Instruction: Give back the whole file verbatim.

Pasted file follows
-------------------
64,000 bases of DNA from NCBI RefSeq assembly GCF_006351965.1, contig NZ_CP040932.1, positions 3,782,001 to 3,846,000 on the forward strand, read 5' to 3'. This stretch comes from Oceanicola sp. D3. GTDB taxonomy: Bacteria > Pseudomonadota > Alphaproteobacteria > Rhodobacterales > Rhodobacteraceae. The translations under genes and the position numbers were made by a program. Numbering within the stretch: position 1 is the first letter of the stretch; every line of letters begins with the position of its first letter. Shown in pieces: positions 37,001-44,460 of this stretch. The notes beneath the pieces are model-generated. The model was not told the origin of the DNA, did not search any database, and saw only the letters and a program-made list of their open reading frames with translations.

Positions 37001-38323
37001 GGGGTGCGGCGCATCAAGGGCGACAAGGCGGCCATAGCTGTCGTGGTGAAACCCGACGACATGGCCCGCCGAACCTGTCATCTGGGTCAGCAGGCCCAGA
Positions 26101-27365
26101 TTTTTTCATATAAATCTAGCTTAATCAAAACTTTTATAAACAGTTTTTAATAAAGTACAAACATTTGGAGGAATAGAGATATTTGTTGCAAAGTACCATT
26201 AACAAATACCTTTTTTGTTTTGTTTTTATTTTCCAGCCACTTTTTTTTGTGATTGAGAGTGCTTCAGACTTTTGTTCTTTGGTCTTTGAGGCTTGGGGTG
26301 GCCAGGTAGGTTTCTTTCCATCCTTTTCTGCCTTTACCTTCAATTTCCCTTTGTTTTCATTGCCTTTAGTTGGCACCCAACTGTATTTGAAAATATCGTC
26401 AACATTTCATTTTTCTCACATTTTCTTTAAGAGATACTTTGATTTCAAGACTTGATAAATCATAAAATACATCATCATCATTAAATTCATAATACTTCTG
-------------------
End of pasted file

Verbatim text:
64,000 bases of DNA from NCBI RefSeq assembly GCF_006351965.1, contig NZ_CP040932.1, positions 3,782,001 to 3,846,000 on the forward strand, read 5' to 3'. This stretch comes from Oceanicola sp. D3. GTDB taxonomy: Bacteria > Pseudomonadota > Alphaproteobacteria > Rhodobacterales > Rhodobacteraceae. The translations under genes and the position numbers were made by a program. Numbering within the stretch: position 1 is the first letter of the stretch; every line of letters begins with the position of its first letter. Shown in pieces: positions 37,001-44,460 of this stretch. The notes beneath the pieces are model-generated. The model was not told the origin of the DNA, did not search any database, and saw only the letters and a program-made list of their open reading frames with translations.

Positions 37001-38323
37001 GGGGTGCGGCGCATCAAGGGCGACAAGGCGGCCATAGCTGTCGTGGTGAAACCCGACGACATGGCCCGCCGAACCTGTCATCTGGGTCAGCAGGCCCAGA
Positions 26101-27365
26101 TTTTTTCATATAAATCTAGCTTAATCAAAACTTTTATAAACAGTTTTTAATAAAGTACAAACATTTGGAGGAATAGAGATATTTGTTGCAAAGTACCATT
26201 AACAAATACCTTTTTTGTTTTGTTTTTATTTTCCAGCCACTTTTTTTTGTGATTGAGAGTGCTTCAGACTTTTGTTCTTTGGTCTTTGAGGCTTGGGGTG
26301 GCCAGGTAGGTTTCTTTCCATCCTTTTCTGCCTTTACCTTCAATTTCCCTTTGTTTTCATTGCCTTTAGTTGGCACCCAACTGTATTTGAAAATATCGTC
26401 AACATTTCATTTTTCTCACATTTTCTTTAAGAGATACTTTGATTTCAAGACTTGATAAATCATAAAATACATCATCATCATTAAATTCATAATACTTCTG